A common error than can be confusing
Those of you who have been using Windows for some time may have already bore witness to the “RPC Server is Unavailable” error. This is one of the more common errors you can run into while using the Windows OS and often causes confusion to more inexperienced Windows users as to why it popped up in the first place.
You needn’t worry, however, as it isn’t a serious or dangerous error, so all of your programs and data are safe. What RPC stands for is Remote Procedure Call, which is a method that some applications will use to communicate with other applications that are running on the same computer.
What this means is that RPC allows different processes to communicate with one another in order to perform a task.
It operates similarly to networking in that the RPS server will open a port, gage a response from the destination service or server, send a packet once a response is received, and then transfer the task data to the destination service or server. After the job is done, the whole process operates in reverse to send data back to the initiating program.
An RPC Server Error Has Occurred
RPC server errors aren’t exclusive to the Windows OS nor just a single computer. The RPC method is used on most current operating systems. The cause for an RPC error will usually occur on one computer, but the cause may actually be found on an entire network. Luckily, in this article, we’ll be looking into both possibilities.
So what exactly causes an “RPC Server is Unavailable” error? When one service on your computer needs to communicate with another, it will contact the RPC server on your computer to initiate the exchange.
The RPC server will open up a few ports in order to listen for a message and issue one back. If the RPC server fails to receive a response, is unable to write to memory, cannot open a port, or is simply unavailable, then the error is triggered.
Fixing RPC Server Errors
There are three ways to go about fixing one of these errors on a computer running Windows 10. The most common of the three would be that the RPC service is not even running. The other two, issues with the network or corrupted registry entries, are less likely but may still occur.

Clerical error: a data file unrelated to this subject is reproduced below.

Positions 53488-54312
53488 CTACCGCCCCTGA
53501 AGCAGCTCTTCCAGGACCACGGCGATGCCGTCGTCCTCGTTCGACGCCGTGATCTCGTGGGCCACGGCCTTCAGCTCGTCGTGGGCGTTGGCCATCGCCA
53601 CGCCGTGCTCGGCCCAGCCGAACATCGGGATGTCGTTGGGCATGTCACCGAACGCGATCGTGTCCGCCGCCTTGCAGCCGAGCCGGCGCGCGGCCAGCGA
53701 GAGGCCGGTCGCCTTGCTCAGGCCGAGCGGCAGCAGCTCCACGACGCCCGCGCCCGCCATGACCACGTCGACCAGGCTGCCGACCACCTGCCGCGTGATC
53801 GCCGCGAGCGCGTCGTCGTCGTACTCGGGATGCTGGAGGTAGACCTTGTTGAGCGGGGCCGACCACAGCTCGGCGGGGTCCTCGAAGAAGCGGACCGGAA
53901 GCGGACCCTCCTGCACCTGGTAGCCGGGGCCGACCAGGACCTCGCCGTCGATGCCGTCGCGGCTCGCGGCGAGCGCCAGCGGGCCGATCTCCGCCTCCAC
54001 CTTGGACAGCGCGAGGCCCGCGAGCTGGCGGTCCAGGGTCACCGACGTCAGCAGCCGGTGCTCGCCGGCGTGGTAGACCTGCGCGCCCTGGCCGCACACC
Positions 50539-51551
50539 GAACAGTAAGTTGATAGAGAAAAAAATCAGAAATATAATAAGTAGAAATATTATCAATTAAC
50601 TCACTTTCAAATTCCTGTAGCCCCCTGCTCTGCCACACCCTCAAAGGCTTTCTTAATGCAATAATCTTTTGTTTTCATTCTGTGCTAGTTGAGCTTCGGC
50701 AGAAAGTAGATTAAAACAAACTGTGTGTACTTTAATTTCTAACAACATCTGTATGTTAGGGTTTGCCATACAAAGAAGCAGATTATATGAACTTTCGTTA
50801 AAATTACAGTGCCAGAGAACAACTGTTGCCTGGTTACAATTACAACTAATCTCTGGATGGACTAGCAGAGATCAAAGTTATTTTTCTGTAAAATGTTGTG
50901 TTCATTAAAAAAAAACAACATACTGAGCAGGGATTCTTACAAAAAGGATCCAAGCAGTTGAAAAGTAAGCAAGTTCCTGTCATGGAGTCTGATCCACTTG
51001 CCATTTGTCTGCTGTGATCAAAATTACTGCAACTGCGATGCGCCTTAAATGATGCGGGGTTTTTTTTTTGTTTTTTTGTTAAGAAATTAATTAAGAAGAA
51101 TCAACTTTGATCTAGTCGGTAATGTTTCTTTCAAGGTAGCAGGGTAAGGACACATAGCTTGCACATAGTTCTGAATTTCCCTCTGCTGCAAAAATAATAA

When you receive one of these errors, or any Windows error really, the first thing to try is a full reboot. A reboot will fix a temporary issue related to the RPC server. If a reboot doesn’t resolve the error, you’ll want to dive into one of the fixes below.
RPC Service Not Running
After a reboot, check to see if the RPC Service is causing the problem.
- Open the Task Manager by right-clicking on the Task Bar and selecting it from the list.
- Navigate to the Services tab and then Open Services.
- Scroll to the Remote Procedure Call service. It should be running and set to Automatic. If it’s not, change it.
- Navigate to the DCOM Server Process Launcher. This too should be running and set to Automatic. Again, if results are different, make the necessary changes.
Issues with TCP or your firewall can stop RPC from working. This is true even if the call is made internally on your own computer as the RPC Server still uses the network stack for communication purposes.
- Pull up the Control Panel and select Network and Internet (view by set to Categories) or Network and Sharing Center (set to either large or small icons).
- Click the Ethernet link located next to Connections: and then Properties in the popup window.
- The IPv6 and File and Printer Sharing for Microsoft Networks should both have a checkmark. If they do not, add it and click OK and retry the task that caused the error. If they are already marked, then you’ll need to check your firewall.
- Select the Windows Firewall in Control Panel.
- For third-party firewalls, you’ll have to experiment with the settings. You should give it a once over but don’t change anything if it’s a firewall you’ve been using for a while.
- Locate Remote Assistance and make sure it is enabled for Domain, Private and Public networks. Then save any changes you have made.
Registry Corruption and Complications
If everything has been fine up to this point, then the last thing you can take a look at is the registry entries that control the RCP and DCOM services for corruption. I don’t recommend tinkering with the registry, especially for beginners, so to be safe, we’re going to back up the registry before messing with anything.
- Enter regedit into the search box on the Task Bar. Click on Registry Editor when it appears.
- Click Computer from the left side window and open the File tab. Select Export from the menu.
- Choose a name and location for the saved file and hit the Save button.
Once a back up of all registry files has been created, you can check the entries for the RPC and DCOM services.
Navigate to the following key:
In the right pane, right-click Start and then Modify… Set the value to (2).
Next, you’ll need to navigate to both the keys below:
Do the same thing with Start as was done in the previous step.